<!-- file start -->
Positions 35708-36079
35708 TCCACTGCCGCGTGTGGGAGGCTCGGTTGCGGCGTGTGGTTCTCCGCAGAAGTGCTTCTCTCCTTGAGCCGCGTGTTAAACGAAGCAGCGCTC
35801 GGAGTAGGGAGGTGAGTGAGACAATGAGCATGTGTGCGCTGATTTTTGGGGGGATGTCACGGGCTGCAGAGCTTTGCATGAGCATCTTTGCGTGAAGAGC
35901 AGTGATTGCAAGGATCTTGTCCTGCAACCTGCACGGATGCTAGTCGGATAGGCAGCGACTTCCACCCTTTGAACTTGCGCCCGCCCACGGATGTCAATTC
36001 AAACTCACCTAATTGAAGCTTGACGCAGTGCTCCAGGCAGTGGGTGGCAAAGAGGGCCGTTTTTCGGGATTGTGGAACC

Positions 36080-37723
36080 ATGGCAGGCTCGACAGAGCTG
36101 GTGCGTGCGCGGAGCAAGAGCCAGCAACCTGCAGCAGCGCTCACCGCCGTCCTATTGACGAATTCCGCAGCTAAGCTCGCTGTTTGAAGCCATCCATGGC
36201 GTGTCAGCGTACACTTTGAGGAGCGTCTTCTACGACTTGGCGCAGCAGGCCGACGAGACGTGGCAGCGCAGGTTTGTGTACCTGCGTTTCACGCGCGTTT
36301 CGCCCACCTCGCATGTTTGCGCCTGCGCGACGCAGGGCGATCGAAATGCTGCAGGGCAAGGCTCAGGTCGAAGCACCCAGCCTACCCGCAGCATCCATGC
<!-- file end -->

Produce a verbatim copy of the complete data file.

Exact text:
Positions 35708-36079
35708 TCCACTGCCGCGTGTGGGAGGCTCGGTTGCGGCGTGTGGTTCTCCGCAGAAGTGCTTCTCTCCTTGAGCCGCGTGTTAAACGAAGCAGCGCTC
35801 GGAGTAGGGAGGTGAGTGAGACAATGAGCATGTGTGCGCTGATTTTTGGGGGGATGTCACGGGCTGCAGAGCTTTGCATGAGCATCTTTGCGTGAAGAGC
35901 AGTGATTGCAAGGATCTTGTCCTGCAACCTGCACGGATGCTAGTCGGATAGGCAGCGACTTCCACCCTTTGAACTTGCGCCCGCCCACGGATGTCAATTC
36001 AAACTCACCTAATTGAAGCTTGACGCAGTGCTCCAGGCAGTGGGTGGCAAAGAGGGCCGTTTTTCGGGATTGTGGAACC

Positions 36080-37723
36080 ATGGCAGGCTCGACAGAGCTG
36101 GTGCGTGCGCGGAGCAAGAGCCAGCAACCTGCAGCAGCGCTCACCGCCGTCCTATTGACGAATTCCGCAGCTAAGCTCGCTGTTTGAAGCCATCCATGGC
36201 GTGTCAGCGTACACTTTGAGGAGCGTCTTCTACGACTTGGCGCAGCAGGCCGACGAGACGTGGCAGCGCAGGTTTGTGTACCTGCGTTTCACGCGCGTTT
36301 CGCCCACCTCGCATGTTTGCGCCTGCGCGACGCAGGGCGATCGAAATGCTGCAGGGCAAGGCTCAGGTCGAAGCACCCAGCCTACCCGCAGCATCCATGC